Need a beer on Election Day? Buy in advance

Cayman Compass is the Cayman Islands' most trusted news website. We provide you with the latest breaking news from the Cayman Islands, as well as other parts of the Caribbean.
Cayman Compass is the Cayman Islands' most-trusted news website. We provide you with the latest breaking news from the Cayman Islands, as well as other parts of the Caribbean.

The Cayman Islands will be “dry” on Wednesday – no alcohol sales are allowed – between 7 a.m. and 7 p.m. as per the Elections Law.

However, the extent to which alcohol will be unavailable may catch some visitors and residents off-guard.

Section 91 of the Elections Law states: “No intoxicating liquor shall be sold, offered for sale or given away at any premises situated in any electoral district in which an election is being held, to which a license is issued under the Liquor Licensing Law applies, or any time between the opening of the poll and one hour after the close of the poll.”

The ban on alcohol sales extends not only to liquor stores, but also to restaurants and bars during the voting hours.

Taking a boat out of the water will not let drinkers evade the law either. Commercial boat operators are also banned from selling or serving alcohol on Election Day.

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Also, alcohol cannot be purchased at duty-free shops at the cruise port or airports between 7 a.m. and 7 p.m.

According to Department of Commerce and Investment Director Ryan Rajkumarsingh, sales or use of liquor can resume after 7 p.m. The Liquor Licensing Board can exempt a bar serving an airport or a duty-free shop operating in an airport or seaport, but it has not done so.

“Once licenced premises are able to reopen, they are to adhere to the usual closing hours and procedures set out on their liquor licences,” Mr. Rajkumarsingh said.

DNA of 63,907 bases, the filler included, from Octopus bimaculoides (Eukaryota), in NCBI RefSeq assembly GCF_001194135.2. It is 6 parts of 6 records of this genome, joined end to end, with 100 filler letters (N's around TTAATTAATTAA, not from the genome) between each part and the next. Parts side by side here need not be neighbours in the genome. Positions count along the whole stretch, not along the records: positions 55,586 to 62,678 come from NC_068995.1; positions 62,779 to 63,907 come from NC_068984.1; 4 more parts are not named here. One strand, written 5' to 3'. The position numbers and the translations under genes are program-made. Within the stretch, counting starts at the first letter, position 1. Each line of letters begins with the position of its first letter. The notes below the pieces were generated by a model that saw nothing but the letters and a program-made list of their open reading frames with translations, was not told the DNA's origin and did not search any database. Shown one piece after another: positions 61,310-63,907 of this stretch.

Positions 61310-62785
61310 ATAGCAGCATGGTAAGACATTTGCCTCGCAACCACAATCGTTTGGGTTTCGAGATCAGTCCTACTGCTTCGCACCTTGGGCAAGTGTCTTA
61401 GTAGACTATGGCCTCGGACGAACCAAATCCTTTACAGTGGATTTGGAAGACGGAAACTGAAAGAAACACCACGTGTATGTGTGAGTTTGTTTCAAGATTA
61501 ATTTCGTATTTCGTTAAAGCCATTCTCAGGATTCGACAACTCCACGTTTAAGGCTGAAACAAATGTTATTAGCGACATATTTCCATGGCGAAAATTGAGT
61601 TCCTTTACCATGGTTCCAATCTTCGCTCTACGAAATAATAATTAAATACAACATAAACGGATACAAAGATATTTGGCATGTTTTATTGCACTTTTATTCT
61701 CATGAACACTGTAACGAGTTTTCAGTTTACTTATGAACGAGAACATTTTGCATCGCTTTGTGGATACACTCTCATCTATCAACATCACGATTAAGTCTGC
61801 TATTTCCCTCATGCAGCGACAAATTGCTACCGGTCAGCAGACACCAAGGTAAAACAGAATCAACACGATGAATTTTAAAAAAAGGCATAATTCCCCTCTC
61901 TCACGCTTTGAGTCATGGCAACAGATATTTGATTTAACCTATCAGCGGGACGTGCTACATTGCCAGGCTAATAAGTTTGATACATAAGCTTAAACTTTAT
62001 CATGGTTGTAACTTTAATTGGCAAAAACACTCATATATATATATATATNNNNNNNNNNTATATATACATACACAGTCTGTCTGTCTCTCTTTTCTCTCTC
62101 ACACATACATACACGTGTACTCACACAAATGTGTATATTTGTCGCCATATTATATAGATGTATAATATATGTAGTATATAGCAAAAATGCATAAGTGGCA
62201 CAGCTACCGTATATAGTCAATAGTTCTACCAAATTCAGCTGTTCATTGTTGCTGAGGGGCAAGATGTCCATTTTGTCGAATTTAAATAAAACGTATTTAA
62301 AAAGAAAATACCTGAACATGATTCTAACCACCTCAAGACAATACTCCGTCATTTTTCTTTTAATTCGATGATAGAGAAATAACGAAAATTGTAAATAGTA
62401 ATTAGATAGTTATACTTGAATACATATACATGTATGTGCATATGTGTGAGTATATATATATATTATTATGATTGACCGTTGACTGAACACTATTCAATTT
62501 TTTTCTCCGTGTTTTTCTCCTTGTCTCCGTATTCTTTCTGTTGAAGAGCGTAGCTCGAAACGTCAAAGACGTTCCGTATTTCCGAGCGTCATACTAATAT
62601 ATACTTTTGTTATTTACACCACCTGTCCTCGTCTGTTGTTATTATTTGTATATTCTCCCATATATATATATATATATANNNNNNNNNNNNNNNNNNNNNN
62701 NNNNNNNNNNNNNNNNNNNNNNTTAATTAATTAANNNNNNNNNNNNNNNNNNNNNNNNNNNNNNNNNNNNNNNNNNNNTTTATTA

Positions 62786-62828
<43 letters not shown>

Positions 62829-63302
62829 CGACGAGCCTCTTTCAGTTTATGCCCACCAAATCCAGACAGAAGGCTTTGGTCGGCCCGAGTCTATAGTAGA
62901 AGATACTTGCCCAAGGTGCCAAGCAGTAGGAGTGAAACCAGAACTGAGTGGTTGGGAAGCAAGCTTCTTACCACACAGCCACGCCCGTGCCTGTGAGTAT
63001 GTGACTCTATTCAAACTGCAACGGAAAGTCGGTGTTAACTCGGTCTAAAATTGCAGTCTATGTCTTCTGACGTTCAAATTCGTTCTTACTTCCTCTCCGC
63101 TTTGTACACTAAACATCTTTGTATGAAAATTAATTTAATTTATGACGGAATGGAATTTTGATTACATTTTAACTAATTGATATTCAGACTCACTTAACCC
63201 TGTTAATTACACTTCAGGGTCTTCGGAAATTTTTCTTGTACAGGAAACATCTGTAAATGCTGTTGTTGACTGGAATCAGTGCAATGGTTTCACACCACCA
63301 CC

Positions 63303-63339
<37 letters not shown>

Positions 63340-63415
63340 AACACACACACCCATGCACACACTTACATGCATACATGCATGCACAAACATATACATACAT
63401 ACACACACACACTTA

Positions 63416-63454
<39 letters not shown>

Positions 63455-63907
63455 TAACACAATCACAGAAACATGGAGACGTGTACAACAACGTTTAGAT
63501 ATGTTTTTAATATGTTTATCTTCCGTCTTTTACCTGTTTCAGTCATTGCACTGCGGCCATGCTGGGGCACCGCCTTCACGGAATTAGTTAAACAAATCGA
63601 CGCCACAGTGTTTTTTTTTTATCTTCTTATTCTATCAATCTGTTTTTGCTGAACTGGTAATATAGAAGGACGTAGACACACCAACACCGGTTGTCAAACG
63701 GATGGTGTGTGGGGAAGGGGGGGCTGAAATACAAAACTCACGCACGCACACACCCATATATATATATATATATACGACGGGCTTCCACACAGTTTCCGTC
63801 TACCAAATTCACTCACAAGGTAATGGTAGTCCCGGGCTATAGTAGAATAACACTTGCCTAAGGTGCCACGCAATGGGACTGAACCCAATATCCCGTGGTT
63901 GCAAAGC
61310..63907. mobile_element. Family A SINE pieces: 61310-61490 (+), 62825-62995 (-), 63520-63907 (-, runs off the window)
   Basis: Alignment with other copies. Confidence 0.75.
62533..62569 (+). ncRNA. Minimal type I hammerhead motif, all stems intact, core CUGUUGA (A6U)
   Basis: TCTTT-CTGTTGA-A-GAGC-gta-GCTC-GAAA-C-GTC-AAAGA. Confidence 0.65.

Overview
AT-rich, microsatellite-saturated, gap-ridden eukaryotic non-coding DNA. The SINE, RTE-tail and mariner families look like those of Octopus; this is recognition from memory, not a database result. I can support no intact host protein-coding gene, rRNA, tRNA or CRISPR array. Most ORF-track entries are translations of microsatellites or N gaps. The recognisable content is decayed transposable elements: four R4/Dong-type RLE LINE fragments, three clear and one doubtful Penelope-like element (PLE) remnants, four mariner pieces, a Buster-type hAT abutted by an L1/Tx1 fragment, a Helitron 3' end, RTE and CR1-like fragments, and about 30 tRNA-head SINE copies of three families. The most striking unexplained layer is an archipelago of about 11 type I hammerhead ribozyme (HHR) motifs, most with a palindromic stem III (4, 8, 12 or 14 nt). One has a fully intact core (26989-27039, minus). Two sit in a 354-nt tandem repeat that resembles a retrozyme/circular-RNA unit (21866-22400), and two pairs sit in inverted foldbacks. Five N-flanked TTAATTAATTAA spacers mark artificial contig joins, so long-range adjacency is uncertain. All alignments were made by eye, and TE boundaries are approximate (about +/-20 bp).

Historically, concern about the use of intoxicating liquor on Election Day, a public holiday in Cayman, is twofold. The first concern was documented in a 1954 letter written by then-territorial Commissioner Andrew Morris Gerrard – the potential to use alcohol to bribe voters.

“The principal electioneering weapon is rum. It is unwise to make any predictions [about the election outcome] whatsoever,” Mr. Gerrard wrote in private correspondence published in the definitive Cayman Islands historical text “Founded upon the seas: A history of the Cayman Islands and their people.”

The second worry is that drunken, rowdy individuals will show up at polling stations and disrupt the voting.

Elections Supervisor Wesley Howell pointed out last week that he was unaware of any arrests occurring at a Cayman Islands polling station at any time in the past 20 years.

The alcohol sales ban lasts only during the polling period. However, Tortuga Rum Company founder Robert Hamaty said he recalled one year when a vote recount caused the polls’ closure to be delayed for around 48 hours.

“For two days, you couldn’t get a drink on this island,” he said.

Mr. Hamaty said the liquor ban is entirely unnecessary when it comes to tourists departing the islands, who would not be able to buy a drink even upon their departure. He said he did not believe this part of the ban was the intent of the Elections Law, which seeks to prevent alcohol consumption on island.

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